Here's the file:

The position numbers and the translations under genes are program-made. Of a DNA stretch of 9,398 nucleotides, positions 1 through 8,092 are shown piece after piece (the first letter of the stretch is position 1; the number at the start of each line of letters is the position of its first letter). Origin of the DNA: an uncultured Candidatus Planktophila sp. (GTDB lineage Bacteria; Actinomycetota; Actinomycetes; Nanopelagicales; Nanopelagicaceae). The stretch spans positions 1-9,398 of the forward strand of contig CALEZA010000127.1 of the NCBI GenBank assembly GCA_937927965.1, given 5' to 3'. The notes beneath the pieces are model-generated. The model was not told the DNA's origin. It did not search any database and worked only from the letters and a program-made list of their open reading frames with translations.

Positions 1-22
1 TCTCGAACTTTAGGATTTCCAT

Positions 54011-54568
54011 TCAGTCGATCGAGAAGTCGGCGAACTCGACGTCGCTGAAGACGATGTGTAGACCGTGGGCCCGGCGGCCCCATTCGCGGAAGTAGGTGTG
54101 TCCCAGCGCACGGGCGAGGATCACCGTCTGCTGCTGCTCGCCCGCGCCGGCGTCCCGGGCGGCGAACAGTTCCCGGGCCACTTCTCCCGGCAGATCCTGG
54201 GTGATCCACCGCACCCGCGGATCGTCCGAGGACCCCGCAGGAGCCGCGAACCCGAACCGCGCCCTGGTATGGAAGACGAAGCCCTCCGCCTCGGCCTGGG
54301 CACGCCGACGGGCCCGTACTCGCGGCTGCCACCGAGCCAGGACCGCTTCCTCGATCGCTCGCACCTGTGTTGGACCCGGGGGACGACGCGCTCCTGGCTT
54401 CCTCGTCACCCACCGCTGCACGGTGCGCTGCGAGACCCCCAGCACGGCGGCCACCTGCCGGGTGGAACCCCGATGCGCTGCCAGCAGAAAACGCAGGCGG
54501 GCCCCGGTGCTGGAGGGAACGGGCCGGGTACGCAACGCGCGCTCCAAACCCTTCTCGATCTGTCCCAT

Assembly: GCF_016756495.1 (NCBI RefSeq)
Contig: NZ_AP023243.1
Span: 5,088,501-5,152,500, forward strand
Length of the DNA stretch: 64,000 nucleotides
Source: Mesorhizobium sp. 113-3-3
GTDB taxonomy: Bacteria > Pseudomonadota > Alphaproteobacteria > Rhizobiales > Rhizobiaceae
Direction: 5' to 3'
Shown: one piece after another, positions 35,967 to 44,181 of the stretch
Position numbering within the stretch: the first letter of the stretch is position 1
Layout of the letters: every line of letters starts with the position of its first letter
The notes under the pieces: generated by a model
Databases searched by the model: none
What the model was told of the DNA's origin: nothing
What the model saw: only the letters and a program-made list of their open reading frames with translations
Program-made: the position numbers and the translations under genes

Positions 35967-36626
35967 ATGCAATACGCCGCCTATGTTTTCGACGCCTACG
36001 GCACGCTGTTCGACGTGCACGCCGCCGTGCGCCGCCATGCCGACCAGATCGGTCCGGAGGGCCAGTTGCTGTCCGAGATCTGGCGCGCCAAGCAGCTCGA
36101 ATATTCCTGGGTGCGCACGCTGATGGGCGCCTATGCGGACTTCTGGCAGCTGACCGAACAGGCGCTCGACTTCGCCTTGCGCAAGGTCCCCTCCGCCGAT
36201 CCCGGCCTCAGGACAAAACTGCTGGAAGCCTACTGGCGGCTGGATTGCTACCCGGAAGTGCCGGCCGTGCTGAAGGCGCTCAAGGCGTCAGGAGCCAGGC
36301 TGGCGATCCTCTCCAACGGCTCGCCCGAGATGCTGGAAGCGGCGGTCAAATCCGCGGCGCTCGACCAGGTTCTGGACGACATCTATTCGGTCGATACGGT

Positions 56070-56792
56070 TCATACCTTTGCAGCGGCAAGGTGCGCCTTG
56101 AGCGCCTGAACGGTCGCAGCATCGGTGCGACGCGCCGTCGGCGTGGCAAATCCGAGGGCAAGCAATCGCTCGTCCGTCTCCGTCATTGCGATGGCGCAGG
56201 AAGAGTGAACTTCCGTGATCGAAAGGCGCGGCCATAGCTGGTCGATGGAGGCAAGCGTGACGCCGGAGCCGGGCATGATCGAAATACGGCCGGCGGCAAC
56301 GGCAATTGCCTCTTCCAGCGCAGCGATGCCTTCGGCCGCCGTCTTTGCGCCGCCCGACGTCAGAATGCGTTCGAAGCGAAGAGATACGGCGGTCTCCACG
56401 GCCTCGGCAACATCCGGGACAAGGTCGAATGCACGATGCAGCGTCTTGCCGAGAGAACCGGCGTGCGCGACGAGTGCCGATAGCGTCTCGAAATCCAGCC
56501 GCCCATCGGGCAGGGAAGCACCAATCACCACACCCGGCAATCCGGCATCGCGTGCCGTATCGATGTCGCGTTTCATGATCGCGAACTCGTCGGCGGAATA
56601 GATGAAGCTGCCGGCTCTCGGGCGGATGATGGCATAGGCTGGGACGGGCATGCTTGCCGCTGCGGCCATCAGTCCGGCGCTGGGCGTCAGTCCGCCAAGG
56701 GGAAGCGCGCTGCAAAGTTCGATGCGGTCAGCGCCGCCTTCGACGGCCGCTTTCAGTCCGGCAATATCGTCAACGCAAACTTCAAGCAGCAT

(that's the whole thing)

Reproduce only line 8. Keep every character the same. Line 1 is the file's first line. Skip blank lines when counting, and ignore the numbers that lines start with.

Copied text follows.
54301 CACGCCGACGGGCCCGTACTCGCGGCTGCCACCGAGCCAGGACCGCTTCCTCGATCGCTCGCACCTGTGTTGGACCCGGGGGACGACGCGCTCCTGGCTT